“Don't forget about your pets when making your estate plan.”
Many folks forget about what would happen to their pets, if they were no longer there to provide a safe and happy home for them.
The Milwaukee Community Journal's recent article, “What Happens to Your Pet When You Die–How to Plan for Them Now,” explains that if you want to leave money for a beloved pet's care, you can do that in your will.
If you have a will, your pets are considered your property and they would go to your beneficiaries. If you don't leave a will, they would go to the person who would inherit your estate under state law. However, there are some other ways to leave money for a pet's care.
Leave money to a pet-loving friend. You can leave money to a trusted friend for the care of your pet, by making a gift to that person in your will. It's an informal approach to providing for your pet, but it often works just fine.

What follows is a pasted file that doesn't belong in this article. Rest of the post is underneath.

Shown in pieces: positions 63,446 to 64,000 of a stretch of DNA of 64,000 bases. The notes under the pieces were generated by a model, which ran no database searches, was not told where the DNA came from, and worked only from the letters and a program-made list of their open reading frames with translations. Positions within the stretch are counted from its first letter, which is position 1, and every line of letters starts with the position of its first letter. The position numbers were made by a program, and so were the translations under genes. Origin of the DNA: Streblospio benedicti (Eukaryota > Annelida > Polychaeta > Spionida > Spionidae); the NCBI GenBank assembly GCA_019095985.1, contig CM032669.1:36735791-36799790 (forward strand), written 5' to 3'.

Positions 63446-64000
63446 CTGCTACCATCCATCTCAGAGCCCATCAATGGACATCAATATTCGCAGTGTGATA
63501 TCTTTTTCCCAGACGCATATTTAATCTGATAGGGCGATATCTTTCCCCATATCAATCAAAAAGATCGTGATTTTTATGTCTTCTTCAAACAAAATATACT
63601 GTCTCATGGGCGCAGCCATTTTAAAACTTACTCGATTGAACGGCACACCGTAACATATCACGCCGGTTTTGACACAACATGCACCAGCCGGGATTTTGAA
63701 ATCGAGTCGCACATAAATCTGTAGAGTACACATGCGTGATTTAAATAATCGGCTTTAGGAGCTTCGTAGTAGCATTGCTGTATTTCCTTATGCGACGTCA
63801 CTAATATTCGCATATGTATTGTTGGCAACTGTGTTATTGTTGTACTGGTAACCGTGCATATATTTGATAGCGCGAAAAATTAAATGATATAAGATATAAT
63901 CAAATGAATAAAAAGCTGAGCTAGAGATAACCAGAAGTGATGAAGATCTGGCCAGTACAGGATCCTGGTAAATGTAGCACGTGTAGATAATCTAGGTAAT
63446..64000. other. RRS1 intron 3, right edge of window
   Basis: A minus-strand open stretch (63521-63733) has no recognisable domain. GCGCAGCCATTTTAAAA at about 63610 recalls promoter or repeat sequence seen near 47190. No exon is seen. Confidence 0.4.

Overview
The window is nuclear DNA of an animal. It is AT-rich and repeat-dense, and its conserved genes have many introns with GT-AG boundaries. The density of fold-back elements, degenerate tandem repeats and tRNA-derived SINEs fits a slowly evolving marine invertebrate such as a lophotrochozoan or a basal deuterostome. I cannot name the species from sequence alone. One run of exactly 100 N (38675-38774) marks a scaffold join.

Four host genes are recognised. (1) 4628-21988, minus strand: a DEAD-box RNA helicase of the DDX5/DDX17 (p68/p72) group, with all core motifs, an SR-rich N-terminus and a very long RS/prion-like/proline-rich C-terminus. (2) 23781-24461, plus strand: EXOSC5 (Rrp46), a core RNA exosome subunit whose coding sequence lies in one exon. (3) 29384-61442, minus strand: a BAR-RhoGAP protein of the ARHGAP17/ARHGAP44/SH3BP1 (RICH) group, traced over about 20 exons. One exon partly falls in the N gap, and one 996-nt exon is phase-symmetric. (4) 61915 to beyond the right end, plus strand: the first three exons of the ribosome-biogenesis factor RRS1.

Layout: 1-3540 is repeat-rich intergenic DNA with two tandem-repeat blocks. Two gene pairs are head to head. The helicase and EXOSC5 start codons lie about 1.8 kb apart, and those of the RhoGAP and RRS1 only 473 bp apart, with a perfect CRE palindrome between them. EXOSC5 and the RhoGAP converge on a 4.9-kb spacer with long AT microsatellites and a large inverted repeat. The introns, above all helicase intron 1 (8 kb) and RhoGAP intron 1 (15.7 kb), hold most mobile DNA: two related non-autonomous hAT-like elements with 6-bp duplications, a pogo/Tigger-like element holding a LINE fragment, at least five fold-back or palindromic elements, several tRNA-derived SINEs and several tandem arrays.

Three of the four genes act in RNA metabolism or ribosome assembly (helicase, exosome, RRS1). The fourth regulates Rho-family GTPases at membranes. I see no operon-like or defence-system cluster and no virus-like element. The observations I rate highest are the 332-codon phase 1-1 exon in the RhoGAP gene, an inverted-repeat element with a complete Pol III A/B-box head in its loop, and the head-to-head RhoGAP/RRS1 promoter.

Pet trust. All 50 states and DC now let people create a pet trust to hold money for the benefit of a pet. You name a person in charge of managing and spending the money, with a written set of instructions. It's more formal than leaving a monetary gift to a friend. However, unlike the gift method, it's legally binding.
Money to a pet rescue organization. You could also leave money to a pet rescue organization, like a no-kill sanctuary, for the lifetime care of your pet. This type of gift will benefit both the organization and your pet.
Many of us think of our pets as members of the family. It makes sense to arrange for their continued care, just as you would any other beloved family member.